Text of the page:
Edited by Louise Earl and Fred Gault
Chapter 4: Innovation in Enterprise Clusters: Evidence from Dutch Manufacturing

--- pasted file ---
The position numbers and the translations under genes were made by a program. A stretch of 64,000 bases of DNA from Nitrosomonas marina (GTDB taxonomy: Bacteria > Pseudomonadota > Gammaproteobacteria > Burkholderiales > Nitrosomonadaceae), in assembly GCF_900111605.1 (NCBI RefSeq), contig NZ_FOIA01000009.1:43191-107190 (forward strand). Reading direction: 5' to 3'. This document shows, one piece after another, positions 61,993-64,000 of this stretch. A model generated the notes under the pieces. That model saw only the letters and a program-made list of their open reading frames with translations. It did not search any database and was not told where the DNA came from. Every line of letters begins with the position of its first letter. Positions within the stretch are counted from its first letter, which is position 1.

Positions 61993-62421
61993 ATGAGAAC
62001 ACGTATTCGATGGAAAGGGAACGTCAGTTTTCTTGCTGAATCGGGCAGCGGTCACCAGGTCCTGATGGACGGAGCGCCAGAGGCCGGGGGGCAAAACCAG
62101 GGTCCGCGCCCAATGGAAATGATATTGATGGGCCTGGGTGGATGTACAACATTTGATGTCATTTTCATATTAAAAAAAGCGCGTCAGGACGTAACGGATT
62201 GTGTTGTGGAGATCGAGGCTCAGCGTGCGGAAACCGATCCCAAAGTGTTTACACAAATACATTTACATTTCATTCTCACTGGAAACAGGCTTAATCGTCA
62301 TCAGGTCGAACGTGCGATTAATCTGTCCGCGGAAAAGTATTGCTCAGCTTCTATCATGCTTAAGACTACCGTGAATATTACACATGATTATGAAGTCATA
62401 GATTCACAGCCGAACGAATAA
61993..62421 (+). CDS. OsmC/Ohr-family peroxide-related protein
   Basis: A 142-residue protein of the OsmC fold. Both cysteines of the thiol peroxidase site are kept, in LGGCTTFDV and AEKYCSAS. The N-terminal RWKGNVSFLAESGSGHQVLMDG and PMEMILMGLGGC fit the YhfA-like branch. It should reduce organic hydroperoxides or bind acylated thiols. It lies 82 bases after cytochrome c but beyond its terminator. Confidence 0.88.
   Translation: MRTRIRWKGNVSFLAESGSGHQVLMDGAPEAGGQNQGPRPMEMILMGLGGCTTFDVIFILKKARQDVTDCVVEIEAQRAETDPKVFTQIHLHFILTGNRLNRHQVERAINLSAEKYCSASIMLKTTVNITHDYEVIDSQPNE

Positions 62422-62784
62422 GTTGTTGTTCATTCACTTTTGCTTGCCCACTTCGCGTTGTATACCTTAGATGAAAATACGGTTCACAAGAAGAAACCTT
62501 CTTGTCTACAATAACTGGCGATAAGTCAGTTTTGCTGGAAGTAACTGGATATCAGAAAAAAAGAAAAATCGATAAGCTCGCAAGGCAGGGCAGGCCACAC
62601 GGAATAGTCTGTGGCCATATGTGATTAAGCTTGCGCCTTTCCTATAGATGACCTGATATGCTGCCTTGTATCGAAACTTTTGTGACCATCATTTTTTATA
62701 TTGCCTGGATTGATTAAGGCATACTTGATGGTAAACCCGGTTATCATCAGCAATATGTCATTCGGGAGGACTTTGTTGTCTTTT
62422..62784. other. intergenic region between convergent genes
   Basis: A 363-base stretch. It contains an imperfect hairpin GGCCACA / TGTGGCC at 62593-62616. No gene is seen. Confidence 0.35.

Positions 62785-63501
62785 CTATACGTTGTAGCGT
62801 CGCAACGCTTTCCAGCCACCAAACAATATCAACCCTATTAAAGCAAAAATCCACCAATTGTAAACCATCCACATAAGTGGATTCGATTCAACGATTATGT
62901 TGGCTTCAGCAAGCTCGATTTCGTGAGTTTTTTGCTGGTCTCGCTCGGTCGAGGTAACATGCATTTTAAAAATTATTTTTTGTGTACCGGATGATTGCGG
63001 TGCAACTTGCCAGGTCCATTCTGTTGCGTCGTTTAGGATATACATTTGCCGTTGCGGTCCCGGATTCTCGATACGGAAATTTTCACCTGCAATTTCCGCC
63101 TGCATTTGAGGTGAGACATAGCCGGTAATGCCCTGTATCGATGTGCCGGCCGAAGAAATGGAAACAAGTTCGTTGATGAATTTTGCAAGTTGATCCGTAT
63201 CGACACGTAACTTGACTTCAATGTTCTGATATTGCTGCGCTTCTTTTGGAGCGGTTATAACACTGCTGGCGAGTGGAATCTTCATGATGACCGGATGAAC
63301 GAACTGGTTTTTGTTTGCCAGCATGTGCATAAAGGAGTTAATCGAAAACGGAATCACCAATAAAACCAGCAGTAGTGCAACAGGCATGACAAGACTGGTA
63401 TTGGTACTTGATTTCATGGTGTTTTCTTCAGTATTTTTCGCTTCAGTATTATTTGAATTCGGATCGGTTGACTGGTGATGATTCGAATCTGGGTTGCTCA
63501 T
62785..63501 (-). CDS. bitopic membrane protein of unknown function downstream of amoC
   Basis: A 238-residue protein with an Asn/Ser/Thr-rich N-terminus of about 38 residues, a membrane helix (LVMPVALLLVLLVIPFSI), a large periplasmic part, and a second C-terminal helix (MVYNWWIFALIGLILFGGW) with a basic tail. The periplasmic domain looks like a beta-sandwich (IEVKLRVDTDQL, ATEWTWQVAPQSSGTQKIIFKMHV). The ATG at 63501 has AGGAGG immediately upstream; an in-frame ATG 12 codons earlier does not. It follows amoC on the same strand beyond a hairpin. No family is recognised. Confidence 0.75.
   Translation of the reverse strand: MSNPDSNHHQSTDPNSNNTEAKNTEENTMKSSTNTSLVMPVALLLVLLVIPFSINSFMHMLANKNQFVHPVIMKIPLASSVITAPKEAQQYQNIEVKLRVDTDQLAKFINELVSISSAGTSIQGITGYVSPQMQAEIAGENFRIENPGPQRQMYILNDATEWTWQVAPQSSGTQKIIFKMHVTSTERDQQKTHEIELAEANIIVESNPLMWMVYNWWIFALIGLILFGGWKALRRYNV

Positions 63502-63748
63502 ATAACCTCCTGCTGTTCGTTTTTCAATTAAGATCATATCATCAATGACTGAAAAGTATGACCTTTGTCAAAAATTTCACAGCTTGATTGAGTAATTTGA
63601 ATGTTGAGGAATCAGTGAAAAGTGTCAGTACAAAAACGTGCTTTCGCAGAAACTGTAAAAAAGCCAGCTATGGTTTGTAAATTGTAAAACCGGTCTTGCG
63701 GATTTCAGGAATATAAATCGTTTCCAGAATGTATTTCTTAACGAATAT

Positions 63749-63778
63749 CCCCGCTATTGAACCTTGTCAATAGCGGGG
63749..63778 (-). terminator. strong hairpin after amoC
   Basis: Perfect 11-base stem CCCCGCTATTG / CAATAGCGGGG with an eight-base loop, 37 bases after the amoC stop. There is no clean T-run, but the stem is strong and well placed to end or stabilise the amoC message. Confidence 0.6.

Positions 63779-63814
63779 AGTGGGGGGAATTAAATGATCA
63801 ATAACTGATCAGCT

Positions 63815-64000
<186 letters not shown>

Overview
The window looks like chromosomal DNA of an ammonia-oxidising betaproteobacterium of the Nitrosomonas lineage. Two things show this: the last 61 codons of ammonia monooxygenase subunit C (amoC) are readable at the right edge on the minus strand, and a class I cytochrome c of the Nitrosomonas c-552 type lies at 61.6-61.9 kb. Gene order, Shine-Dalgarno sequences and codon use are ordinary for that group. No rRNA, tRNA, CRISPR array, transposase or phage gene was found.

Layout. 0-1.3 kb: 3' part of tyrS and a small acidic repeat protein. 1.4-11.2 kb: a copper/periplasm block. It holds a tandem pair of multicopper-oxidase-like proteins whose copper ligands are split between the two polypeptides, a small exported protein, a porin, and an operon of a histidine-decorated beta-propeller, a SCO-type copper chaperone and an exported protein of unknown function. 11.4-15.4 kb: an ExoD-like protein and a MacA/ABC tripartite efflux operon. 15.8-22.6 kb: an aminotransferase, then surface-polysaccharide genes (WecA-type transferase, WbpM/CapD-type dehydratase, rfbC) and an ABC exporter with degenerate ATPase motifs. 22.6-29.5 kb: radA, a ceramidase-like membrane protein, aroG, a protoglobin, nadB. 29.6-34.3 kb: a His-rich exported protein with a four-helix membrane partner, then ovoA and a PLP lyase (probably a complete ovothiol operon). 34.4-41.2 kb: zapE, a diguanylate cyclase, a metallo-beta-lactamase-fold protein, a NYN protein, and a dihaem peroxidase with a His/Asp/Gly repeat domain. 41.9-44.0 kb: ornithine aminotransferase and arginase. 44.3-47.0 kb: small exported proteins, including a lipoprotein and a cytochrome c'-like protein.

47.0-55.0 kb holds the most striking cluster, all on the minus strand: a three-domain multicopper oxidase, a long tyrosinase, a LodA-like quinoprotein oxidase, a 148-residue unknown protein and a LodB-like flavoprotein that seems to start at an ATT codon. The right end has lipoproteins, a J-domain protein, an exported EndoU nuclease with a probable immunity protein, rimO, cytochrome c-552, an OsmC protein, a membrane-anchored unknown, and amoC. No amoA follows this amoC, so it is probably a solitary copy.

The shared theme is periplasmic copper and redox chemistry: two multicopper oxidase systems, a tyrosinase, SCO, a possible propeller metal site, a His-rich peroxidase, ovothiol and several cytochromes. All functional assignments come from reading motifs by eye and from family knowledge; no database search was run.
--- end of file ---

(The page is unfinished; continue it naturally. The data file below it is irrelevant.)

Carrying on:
* Bert Diederen, Pierre Mohnen, Franz C. Palm, Wladimir Raymond and Sybrand Schim van der Loeff INTRODUCTION The innovation survey data collected by Statistics Netherlands for the Community Innovation Survey (CIS) pertain to enterprises. However, enterprises are, in fact, often subsidiaries, daughter or sister enterprises, or part of a conglomerate. When the associated legal entities are majoritycontrolled by a group leader, it is likely that key decisions will be taken with a view to beneﬁting the whole group. A model of optimizing behaviour that is appropriate at the group level may be inadequate to describe the decisions taken at the component level. When it comes to key issues like research and development (R&D), even legally independent ﬁrms may form networks, R&D joint ventures or technological alliances, in which part of the R&D is conducted jointly for reasons of cost sharing, risk sharing and complementarities. There is, therefore, justiﬁcation for asking how appropriate it is to relate the characteristics of enterprises to their R&D or innovation decisions, as is usually done using innovation survey data. Would it not make more sense to relate innovation outcomes to determinants measured at the group level? For example, suppose an enterprise is established in the Netherlands and has a subsidiary in China and another in the United States. The R&D is conducted mainly at the home base, but much of the product sales originating from this R&D investment is done in foreign markets through the Chinese and US...
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